Scottish siblings win global coding competition


Two siblings from Paisley Scotland have become winners of Break into Code, beating hundreds of students from around the world, as far as Brazil and India. Connie Renton aged 12 won the 9-13 age category with her game Rainbow Breaker, and her brother Jonathan, aged 15 came in third place in the 13 – 18 age category with his game Dragon Smash.

Connie rentonBreak in Code is a beginner level coding challenge and part of the Imagine Cup. Based on Microsoft Research's TouchDevelop, the competition gets students of all ages started with an easy to follow tutorial on coding a brick breaker game, and from this blank canvas, students can customize their game and make it their own.

Connie herself is an experienced coder. She placed third in the Scottish KoduKup when she was 11, and participated in the Hour of Code, using Touch Develop. She wrote a blog herself about how she created her winning game, which she describes as her greatest achievement thus far.

'I am very creative and I like that I can turn my ideas into a reality using TouchDevelop. It is more advanced, which gives me more control over the games I can make. Touch develop allows me to express my creativity I can import my own graphics and music. I created acrylic paintings for the artwork of the game and created the music by playing my piano and other instruments and then editing them on an app on my smartphone.'


Jonathan Renton, creator of Dragon Smash described how Break into Code was one of the biggest challenges that he has faced:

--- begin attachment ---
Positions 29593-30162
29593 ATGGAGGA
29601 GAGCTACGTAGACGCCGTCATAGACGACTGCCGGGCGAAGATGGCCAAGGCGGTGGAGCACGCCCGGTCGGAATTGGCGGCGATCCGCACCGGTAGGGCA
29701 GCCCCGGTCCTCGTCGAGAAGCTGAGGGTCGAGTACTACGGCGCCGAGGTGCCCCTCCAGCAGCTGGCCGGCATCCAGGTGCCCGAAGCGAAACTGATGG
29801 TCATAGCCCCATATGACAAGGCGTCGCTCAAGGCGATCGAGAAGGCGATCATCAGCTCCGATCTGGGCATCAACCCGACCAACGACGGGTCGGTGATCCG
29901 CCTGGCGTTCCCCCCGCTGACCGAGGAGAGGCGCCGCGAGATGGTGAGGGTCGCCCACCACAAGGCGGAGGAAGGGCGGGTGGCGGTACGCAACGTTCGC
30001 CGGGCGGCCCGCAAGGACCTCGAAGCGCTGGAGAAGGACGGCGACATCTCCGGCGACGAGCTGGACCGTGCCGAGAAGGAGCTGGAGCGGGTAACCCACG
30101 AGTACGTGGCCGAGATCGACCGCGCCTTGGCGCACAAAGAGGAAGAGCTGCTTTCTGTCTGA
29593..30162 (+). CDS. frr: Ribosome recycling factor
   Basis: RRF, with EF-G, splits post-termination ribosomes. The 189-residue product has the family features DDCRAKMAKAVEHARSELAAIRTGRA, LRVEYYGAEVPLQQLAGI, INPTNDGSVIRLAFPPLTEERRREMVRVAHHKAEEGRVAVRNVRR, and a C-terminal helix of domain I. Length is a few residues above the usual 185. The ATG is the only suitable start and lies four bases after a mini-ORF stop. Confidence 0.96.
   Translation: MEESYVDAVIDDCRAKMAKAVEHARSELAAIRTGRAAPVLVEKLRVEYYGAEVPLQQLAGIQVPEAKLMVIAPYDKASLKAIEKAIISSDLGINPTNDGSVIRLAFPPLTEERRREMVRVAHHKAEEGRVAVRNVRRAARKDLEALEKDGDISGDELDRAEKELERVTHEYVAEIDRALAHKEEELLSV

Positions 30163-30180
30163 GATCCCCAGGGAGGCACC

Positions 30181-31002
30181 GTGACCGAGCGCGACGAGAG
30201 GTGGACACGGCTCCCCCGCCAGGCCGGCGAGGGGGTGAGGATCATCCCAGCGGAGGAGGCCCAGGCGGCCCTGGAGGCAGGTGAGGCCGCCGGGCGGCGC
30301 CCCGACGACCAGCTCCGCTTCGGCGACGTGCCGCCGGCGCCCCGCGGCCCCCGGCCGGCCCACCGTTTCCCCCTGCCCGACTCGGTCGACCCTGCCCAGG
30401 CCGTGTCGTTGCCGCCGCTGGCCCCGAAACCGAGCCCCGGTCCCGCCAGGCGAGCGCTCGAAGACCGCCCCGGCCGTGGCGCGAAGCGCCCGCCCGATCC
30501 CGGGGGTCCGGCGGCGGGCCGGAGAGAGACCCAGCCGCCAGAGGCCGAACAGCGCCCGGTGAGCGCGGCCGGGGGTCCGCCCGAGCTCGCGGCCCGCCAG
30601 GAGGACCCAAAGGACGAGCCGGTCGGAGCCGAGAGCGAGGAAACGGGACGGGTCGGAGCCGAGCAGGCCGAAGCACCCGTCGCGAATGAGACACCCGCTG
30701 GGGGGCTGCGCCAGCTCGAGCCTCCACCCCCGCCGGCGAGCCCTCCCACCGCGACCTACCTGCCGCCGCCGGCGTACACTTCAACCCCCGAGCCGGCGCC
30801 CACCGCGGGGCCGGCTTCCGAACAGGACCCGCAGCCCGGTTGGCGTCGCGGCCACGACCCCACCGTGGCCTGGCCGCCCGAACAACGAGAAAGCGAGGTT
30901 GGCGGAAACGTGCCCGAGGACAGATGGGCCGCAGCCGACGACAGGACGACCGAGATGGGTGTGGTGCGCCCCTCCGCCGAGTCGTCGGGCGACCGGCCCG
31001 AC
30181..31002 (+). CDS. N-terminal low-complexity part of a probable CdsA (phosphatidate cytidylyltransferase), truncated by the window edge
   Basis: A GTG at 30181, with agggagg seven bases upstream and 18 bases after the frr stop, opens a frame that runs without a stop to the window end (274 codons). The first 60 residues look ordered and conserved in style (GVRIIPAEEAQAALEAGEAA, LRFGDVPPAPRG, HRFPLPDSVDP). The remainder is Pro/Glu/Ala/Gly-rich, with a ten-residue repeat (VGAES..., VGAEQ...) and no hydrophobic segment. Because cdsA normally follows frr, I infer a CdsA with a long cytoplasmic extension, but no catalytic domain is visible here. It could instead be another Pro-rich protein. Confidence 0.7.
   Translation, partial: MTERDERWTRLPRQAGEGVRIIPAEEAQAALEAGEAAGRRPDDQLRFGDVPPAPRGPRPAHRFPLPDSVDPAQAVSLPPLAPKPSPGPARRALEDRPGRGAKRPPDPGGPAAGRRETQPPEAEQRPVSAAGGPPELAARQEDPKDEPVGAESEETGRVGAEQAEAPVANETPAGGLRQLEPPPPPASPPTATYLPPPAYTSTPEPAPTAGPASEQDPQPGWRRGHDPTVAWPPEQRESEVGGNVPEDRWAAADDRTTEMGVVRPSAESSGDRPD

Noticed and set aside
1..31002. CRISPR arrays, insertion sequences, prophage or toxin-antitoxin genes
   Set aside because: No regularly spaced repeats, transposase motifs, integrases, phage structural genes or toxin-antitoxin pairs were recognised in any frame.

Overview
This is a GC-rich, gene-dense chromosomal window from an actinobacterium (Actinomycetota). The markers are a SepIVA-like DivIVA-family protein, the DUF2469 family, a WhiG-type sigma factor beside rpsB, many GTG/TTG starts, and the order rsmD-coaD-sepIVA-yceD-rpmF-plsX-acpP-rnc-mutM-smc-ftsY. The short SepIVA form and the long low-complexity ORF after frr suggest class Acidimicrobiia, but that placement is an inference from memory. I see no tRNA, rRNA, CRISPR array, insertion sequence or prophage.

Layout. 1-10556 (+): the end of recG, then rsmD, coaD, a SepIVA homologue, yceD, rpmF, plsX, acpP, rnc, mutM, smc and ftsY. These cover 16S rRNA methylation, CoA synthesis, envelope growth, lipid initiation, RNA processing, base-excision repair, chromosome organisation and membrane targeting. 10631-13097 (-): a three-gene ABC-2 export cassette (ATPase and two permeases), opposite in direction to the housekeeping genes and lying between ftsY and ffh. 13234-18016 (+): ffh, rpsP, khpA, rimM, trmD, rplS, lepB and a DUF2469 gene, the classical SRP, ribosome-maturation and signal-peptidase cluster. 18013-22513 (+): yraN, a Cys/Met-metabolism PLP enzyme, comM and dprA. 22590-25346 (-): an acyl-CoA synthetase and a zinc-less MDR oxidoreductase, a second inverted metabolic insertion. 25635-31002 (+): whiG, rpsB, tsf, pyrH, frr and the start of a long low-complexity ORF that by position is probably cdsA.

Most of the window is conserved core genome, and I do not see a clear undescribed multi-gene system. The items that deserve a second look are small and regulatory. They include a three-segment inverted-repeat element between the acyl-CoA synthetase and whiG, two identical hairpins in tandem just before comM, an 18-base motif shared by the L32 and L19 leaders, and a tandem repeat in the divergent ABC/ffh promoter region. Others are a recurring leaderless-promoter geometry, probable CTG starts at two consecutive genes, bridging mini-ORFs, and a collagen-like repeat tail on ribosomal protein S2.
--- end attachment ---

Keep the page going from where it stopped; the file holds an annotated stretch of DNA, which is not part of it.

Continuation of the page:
'Break into code was like a whole new frontier to me as it was my most challenging project I have ever taken on.'

To be one of the winners was an amazing honour. Like his sister, Jonathan really enjoys using Touch Develop as it allows you to customise games with no limitations' and make your characters do whatever they want. However, Jonathan found that this project has brought new, challenging aspects to coding and as a result, he has developed valuable soft skills such as working to a deadline and advanced problem solving skills.


This was the first time both students have entered Break into Code, and this is only the start for them in terms of competitive coding.

JohnsonJonathan encourages everyone to try coding as he describes it as 'very easy to learn' and he even plans to continue this within his studies. His advice is to start from the basics and gradually build up your knowledge and taking on different projects such as Break into Code, will really test you and push you further.

Similarly, Connie encourages children her age to join a programming club at school as collaborations with other students and teachers can help improve your understanding.

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